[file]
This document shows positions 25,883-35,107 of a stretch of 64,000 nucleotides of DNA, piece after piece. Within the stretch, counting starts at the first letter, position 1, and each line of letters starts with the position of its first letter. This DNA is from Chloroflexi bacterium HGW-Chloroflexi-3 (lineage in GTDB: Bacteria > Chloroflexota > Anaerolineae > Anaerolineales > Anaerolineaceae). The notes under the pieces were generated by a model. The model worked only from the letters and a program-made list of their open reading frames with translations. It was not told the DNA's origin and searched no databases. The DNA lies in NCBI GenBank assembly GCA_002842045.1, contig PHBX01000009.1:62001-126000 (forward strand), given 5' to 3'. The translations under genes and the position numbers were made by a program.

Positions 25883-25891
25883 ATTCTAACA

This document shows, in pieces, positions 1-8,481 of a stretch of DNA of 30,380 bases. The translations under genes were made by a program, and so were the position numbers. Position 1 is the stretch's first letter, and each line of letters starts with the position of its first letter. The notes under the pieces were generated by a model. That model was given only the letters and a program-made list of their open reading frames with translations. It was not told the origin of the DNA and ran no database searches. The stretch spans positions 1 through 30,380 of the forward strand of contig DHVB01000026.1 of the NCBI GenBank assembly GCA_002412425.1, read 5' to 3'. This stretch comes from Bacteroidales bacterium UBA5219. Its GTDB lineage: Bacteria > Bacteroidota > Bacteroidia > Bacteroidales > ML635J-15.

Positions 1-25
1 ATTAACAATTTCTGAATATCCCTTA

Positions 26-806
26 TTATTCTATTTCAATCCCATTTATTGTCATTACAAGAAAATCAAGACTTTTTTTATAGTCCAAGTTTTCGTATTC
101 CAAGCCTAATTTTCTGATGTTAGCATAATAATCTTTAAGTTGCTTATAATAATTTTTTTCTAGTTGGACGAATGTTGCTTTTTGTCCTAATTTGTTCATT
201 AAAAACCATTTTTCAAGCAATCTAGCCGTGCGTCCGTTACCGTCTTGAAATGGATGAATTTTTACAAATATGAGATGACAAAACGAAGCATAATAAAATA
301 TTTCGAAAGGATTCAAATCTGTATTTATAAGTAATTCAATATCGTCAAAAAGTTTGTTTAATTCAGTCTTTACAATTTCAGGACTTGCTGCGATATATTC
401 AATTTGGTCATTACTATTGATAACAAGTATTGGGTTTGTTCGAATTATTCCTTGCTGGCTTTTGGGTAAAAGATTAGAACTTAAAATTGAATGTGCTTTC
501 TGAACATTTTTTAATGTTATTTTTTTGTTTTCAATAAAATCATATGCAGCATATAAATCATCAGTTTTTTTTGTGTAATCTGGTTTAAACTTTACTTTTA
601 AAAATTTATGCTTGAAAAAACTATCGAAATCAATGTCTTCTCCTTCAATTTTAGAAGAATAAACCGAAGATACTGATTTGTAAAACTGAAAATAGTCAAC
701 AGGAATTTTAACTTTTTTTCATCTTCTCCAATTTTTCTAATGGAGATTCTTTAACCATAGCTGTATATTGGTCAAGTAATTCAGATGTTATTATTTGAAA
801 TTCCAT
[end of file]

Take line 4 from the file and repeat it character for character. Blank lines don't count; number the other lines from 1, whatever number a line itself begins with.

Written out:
This document shows, in pieces, positions 1-8,481 of a stretch of DNA of 30,380 bases. The translations under genes were made by a program, and so were the position numbers. Position 1 is the stretch's first letter, and each line of letters starts with the position of its first letter. The notes under the pieces were generated by a model. That model was given only the letters and a program-made list of their open reading frames with translations. It was not told the origin of the DNA and ran no database searches. The stretch spans positions 1 through 30,380 of the forward strand of contig DHVB01000026.1 of the NCBI GenBank assembly GCA_002412425.1, read 5' to 3'. This stretch comes from Bacteroidales bacterium UBA5219. Its GTDB lineage: Bacteria > Bacteroidota > Bacteroidia > Bacteroidales > ML635J-15.